I took a few head shots for a friend recently. We were going to do it outside around or downtown area, but due to inclement weather had to use a green screen last minute. It was evenly lit, but between the light and the green, the color reflected on his head. (The subject was bald) How can I chroma key effectively and remove the green coloring from his head?
I’ve tried the wand in PS and color range. When removing the green, the color reflected on the subject’s head around the sides and somewhat on the top. How can I fix that in PS? Also what are some ways to color correct his skin tone, he came out a little on the red side in some of the shots?
Alright well first off I wouldn’t use the
Magic Wand or
Color Range. For something like this:
- Go into Channels (it’s attached to the Layer Panel by default)
- Select the Blue Channel which will give you the most contrast. Now the pants and skin are about the darkest things, the shirt is by far the lightest thing, and the background is a midtone.
- Duplicate the Blue Channel
- Now you can use
Levelsto bump the contrast a little more
- Select > Focus Area and change the output to Layer Mask
- Now go ahead and change your Channels back to the RGB image by deselecting that Blue Channel Copy.
- You should now have a Layer Mask in your Layer Panel. Notice the box around the Mask on the right, not the Photo on the left. To do that just click on the mask portion of the layer in the layer panel.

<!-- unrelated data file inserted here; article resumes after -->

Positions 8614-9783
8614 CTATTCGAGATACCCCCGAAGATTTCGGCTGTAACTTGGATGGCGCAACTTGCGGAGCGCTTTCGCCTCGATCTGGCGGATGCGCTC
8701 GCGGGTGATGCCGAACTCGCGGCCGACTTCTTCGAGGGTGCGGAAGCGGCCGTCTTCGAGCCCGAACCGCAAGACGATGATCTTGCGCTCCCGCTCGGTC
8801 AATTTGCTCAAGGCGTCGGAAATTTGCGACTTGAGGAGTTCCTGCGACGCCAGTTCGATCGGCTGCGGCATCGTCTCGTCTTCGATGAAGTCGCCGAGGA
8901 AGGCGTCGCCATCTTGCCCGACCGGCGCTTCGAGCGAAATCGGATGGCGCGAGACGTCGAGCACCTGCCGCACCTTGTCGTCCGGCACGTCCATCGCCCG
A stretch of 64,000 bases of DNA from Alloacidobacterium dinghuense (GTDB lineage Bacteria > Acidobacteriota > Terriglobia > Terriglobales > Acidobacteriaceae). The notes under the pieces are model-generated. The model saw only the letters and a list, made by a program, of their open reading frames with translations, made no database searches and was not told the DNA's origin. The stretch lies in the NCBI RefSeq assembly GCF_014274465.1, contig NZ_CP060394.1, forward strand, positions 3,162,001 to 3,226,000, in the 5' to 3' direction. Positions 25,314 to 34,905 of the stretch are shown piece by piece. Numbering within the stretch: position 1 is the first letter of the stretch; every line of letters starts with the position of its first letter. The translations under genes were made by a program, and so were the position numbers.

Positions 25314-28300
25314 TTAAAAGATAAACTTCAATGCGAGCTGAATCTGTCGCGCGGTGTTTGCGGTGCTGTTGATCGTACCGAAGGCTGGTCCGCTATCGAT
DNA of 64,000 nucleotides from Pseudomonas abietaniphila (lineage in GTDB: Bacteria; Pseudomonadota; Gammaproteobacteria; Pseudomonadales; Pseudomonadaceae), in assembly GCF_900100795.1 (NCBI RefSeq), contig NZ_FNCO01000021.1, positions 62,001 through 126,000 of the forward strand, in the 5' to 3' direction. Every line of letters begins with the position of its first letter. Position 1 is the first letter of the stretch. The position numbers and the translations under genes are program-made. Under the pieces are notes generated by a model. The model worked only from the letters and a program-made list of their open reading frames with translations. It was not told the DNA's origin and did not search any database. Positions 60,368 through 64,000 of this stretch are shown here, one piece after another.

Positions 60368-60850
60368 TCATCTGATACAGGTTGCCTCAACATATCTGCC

Brushto do some cleanup particularly around the feet which wasn’t as good of contrast. You’ll also want to get rid of the gaps in the arms. I used
Magic Wandfor those holes and then again
Brushfor some find touch
Now on the layer panel click the actual photo so you’re no longer on the Layer Mask. (You might even want to duplicate it at this point to have a copy)
Edit > Matting > Decontaminate Colors
- Time to get dirty with manual fixing. Create a new layer.
- Make sure it’s set to Sample All Layers on the top:
- Using a soft brush (I use around 65% Hardness with Wacom pressure for size) touch up the problem areas on the face. I’d suggest using new layers for different areas so its easier to manipulate and gives you more control later:
- I only did the top right of the head so obviously there’s still quite a bit of green in other portions, but here’s a quick look at how it can get:
You might want to look into Professional Portrait Retouching for Photographers by Scott Kelby. It’s a great resource for stuff like this.
Source : Link , Question Author : Brittney , Answer Author : Ryan